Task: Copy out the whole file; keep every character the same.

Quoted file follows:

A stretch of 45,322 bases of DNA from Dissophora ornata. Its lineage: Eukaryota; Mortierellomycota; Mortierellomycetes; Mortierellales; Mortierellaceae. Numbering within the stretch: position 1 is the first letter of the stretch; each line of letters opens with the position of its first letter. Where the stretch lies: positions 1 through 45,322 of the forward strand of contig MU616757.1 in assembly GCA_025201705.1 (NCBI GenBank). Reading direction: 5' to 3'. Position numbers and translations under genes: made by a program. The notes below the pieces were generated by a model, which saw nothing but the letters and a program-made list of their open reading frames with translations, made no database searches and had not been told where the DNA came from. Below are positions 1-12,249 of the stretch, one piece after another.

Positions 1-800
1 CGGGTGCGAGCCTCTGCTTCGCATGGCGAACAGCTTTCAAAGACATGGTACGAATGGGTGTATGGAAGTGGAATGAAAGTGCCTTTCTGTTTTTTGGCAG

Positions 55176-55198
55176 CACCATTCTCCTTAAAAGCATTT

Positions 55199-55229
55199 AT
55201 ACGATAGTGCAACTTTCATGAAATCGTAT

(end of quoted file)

A stretch of 45,322 bases of DNA from Dissophora ornata. Its lineage: Eukaryota; Mortierellomycota; Mortierellomycetes; Mortierellales; Mortierellaceae. Numbering within the stretch: position 1 is the first letter of the stretch; each line of letters opens with the position of its first letter. Where the stretch lies: positions 1 through 45,322 of the forward strand of contig MU616757.1 in assembly GCA_025201705.1 (NCBI GenBank). Reading direction: 5' to 3'. Position numbers and translations under genes: made by a program. The notes below the pieces were generated by a model, which saw nothing but the letters and a program-made list of their open reading frames with translations, made no database searches and had not been told where the DNA came from. Below are positions 1-12,249 of the stretch, one piece after another.

Positions 1-800
1 CGGGTGCGAGCCTCTGCTTCGCATGGCGAACAGCTTTCAAAGACATGGTACGAATGGGTGTATGGAAGTGGAATGAAAGTGCCTTTCTGTTTTTTGGCAG

Positions 55176-55198
55176 CACCATTCTCCTTAAAAGCATTT

Positions 55199-55229
55199 AT
55201 ACGATAGTGCAACTTTCATGAAATCGTAT